June 20, 2018
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Biker killed in Maine shootout with ATF agents

The Associated Press

OLD ORCHARD BEACH, Maine — Federal agents attempting to arrest two members of the Outlaws motorcycle gang as part of a seven-state sweep shot and killed one of them in an early morning gunfight Tuesday.

More than two dozen Outlaws members across the country were charged Tuesday in Virginia with participating in a criminal enterprise.

In Milwaukee, Wis., Jack Rosga, whom federal officials described as the group’s national president, was arrested by federal agents and charged with two counts of conspiracy, one alleging that he directed gang members to retaliate against the Hell’s Angels for an attack on Outlaws members, resulting in a murder attempt in Canaan.

A SWAT team from the Bureau of Alcohol, Tobacco, Firearms and Explosives was fired upon at about 6 a.m. while attempting to arrest Thomas “Tomcat” Mayne, 59, the regional treasurer for the Outlaws, along with Kenneth Chretian, according to ATF spokesman Michael Campbell.

Mayne was killed. Two women also were in the house, but nobody else was injured in the shootout, according to the Attorney General’s Office.

The SWAT team was used because the ATF viewed the suspects as being part of a “violent criminal enterprise,” said Glenn N. Anderson, ATF special agent in charge of the Boston office. He said the agents were fired at when they arrived.

Authorities found a shotgun and a handgun inside the house after the shooting.

Meanwhile, two Maine men who were arrested as part of the seven-state sweep made their first appearances in federal court.

Thomas Benvie of Sanford and Chretian of Old Orchard Beach made their initial court appearances Tuesday afternoon in U.S. District Court in Portland.

Benvie’s attorney, David Beneman, said he will seek bail at a hearing Thursday in federal court in Portland. Until then, Benvie will be detained. He is one of 27 Outlaws members nationwide charged with racketeering, drug trafficking and other counts in a federal indictment.

Chretian faces a federal charge of resisting in the execution of a search warrant. A detention hearing for him is scheduled for Monday. His lawyer didn’t immediately return a message.

Mayne was one of 27 members and associates of the American Outlaw Association motorcycle gang charged in the indictment unsealed Tuesday in Richmond, Va. A federal grand jury charged many of the defendants with racketeering for allegedly participating in a criminal enterprise involved in attempted murder, kidnapping, extortion, illegal gambling and drug dealing. Defendants are from Wisconsin, Maine, Montana, North Carolina, Tennessee, South Carolina and Virginia

Two other Outlaws members with Maine ties listed among those charged in the federal indictment are Joseph Allman, described as a past president and enforcer for the Maine chapter, and Michael Pedini, a former enforcer in the club’s northern Maine chapter.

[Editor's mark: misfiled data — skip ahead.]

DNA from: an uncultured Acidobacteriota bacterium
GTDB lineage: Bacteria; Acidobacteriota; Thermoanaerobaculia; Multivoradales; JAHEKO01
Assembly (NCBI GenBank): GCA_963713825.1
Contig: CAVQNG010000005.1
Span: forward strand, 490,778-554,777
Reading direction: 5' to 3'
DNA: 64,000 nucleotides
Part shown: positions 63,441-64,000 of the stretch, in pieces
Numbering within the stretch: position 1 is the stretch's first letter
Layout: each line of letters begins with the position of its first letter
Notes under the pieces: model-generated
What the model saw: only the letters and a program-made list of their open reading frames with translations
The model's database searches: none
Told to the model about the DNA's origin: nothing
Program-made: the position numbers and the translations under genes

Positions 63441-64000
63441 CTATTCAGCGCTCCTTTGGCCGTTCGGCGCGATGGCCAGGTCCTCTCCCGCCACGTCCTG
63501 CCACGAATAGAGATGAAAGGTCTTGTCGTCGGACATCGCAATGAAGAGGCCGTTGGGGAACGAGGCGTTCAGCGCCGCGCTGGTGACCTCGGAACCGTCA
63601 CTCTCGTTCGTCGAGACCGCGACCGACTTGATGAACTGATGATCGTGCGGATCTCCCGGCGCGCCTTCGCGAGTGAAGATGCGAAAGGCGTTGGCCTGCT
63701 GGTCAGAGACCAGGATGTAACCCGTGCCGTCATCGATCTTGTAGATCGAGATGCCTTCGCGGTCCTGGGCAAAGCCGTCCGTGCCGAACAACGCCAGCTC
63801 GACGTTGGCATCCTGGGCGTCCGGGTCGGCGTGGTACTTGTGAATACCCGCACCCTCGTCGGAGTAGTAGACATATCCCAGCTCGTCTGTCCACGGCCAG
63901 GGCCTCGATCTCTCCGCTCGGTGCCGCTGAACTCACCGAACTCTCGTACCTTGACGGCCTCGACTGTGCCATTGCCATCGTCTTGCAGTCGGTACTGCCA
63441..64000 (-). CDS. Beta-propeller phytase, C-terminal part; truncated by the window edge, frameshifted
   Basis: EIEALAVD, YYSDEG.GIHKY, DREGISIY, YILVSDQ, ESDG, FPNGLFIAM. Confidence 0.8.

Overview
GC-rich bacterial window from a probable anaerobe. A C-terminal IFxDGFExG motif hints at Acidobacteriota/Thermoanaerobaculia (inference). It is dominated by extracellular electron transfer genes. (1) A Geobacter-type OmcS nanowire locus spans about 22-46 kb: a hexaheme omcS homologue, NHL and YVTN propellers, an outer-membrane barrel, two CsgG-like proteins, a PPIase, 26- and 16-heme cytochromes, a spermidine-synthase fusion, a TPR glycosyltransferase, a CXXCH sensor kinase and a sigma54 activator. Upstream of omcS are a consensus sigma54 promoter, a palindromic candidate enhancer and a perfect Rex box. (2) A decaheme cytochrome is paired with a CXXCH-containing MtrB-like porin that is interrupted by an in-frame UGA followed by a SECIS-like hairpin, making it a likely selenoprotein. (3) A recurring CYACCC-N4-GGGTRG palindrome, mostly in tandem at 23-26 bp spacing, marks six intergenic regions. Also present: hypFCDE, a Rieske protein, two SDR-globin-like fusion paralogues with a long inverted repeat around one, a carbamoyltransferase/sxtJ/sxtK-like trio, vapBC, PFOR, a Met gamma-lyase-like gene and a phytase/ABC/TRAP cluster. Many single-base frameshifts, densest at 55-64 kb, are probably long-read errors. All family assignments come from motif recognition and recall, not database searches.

According to the indictment, the attempted murder of Hell’s Angels member Gary Watson, 63, in Canaan was triggered by the ongoing power struggle between the two motorcycle clubs.

In early September of last year, Hell’s Angels members in New Haven, Conn., assaulted two Outlaws members, sending them to the hospital for treatment. In retaliation, Rosga asked Pedini to “personally take revenge” on the Hell’s Angels, according to the indictment.

The federal indictment documents state that on Oct. 8, 2009, Mayne and Pedini allegedly “surveilled, confronted and shot” Watson while he sat in his pickup truck outside the Hell’s Angels clubhouse in Canaan. Watson suffered numerous gunshot wounds and serious injury.

The next day, Allman allegedly told an undercover Outlaws member about the shooting in Maine. “Allman indicated that he was the former Outlaws boss in Maine and had been involved in ordering the [Hell’s Angels] assault,” the documents state.

On or about Oct. 12, Pedini told an undercover Outlaws member in Petersburg, Va., that “he may have to leave town in a hurry and is wondering if he could stay at the Petersburg clubhouse.”

The federal documents noted that Mayne and Pedini added patches to their vests “signifying their involvement in the Canaan, Maine shooting of the [Hell’s Angel] victim.”

It was not clear Tuesday evening if Allman or Pedini were arrested during the nationwide sweep.

In Milwaukee, ATF agents served a search warrant at the American Outlaw Association headquarters — a foreboding black building adorned with red-eyed skulls over crossed pistons and a sign showing an extended middle finger — and arrested Rosga. The agents also carried out a number of boxes, plastic bags and file folders.

A federal judge in Milwaukee ordered Rosga held Tuesday until he could be transferred to Virginia.

Chip Burke, the defense attorney representing Rosga until his transfer, said prosecutors may be overstating Rosga’s role with the group. He said Rosga is charged with two counts of conspiracy but wasn’t explicitly accused of committing violence.

The indictment alleges the Outlaws were engaged in violent activities to expand their influence and gain control against rival motorcycle gangs, including the Hell’s Angels.

In Old Orchard Beach, the shooting happened at a brown, shingled home on a quiet cul de sac, and there were no outward signs of any motorcycle gang activity.

The tax assessor’s office indicated the home is owned by Thomas Mayne, his wife and Chretian. Friends say Chretian was Mayne’s brother-in-law.

Despite the shooting, there was no cause for alarm for either residents or tourists visiting Old Orchard Beach, said Police Chief Dana Kelley. He declined to comment on the motorcycle gang’s presence in the town.

Associated Press reporters Dinesh Ramde in Milwaukee and Larry O’Dell in Richmond, Va., and Bangor Daily News reporter Dawn Gagnon contributed to this report.

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